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reason for excluding it. But before such testimony can be used to rehabilitate the credibility of the complaining witness, two elements must appear, (1) that she has testified, and (2) that she was impeached. 2 Wigmore on Evidence (2 d ed.), § 1138, and cases cited.

Both conditions were satisfied in the case at bar. Prior to the time that the doctor's testimony was offered, the prosecutrix had testified and had been subjected to a rigorous cross-examination predicated on the defense that she had consented and that the evidence that she had been ravished was false, which, as the defendant himself contends, resulted in an impeachment of her testimony. And when, as here, she has been impeached on her own cross-examination, it is proper to offer such rehabilitating testimony in the state's case in chief -- even though it might preferably be offered in rebuttal.

Under this rule, which seems sensible and fair, and not out of harmony with our New Jersey cases, the testimony in question was admissible.

The defendant relies upon State v. Ivins (1873), 36 N.J.L. 233, and State v. Langley (1928), 6 N.J. Mis. R. 965; 143 A. 217.

But we believe these cases are not applicable to the case at bar. In the Ivins case, two questions were considered by the court, (1) whether a complaint made by the prosecutrix was admissible, and (2) whether its particulars, as detailed by the prosecutrix to another, were admissible. The court held that the fact of the complaint was admissible, but held that such details were inadmissible. This ruling with respect to the details of the complaint has no application to the case at bar, because (1) the evidence was apparently offered as substantive proof of the charge, without any justification under the res gestoe rule, and (2) the prosecutrix having testified as to the details on her own direct examination, there had been no impeachment of her credibility to justify bringing the case within the rules presented and discussed herein.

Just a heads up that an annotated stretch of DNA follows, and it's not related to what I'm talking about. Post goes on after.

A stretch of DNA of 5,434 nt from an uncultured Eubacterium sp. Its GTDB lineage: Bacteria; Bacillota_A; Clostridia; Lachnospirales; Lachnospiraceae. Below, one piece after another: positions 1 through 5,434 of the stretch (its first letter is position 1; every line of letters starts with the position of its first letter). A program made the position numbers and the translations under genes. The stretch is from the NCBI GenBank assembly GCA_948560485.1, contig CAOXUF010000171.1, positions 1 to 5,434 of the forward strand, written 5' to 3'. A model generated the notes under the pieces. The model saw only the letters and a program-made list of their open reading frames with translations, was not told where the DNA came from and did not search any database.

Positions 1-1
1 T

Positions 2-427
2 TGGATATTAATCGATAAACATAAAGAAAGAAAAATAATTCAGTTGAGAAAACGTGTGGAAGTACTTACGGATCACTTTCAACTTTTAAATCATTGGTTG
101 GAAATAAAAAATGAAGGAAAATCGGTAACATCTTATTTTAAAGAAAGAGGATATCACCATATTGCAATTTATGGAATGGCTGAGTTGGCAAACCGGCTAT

In the Langley case, supra, the details of the complaint of the prosecutrix, as testified to by several persons to whom

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she made her complaint, were held to be inadmissible, following the Ivins case. Here again, as in the Ivins case, the ruling has no application to the case at bar, because of the first reason mentioned last above, and also because it did not appear in the case that the prosecutrix had been impeached or that the testimony in question was offered to rehabilitate her credibility.

There are several other decisions of our courts wherein the subject now under discussion was considered, but none of them are directly in point and cannot, therefore, be considered as conclusive here. We discuss them only to indicate that there is no bar in this state to the application to the instant case of the rule here under discussion.

In the case of State v. Huggins, 83 N.J.L. 43; affirmed, 84 Id. 254, the only question considered with which we are now concerned was whether testimony that the prosecutrix had named the defendant in her complaint would result in reversal, and it was held that it would not. Moreover, there was no indication in the case that the prosecutrix had been impeached or that the testimony concerning her complaint was offered to rehabilitate her credibility.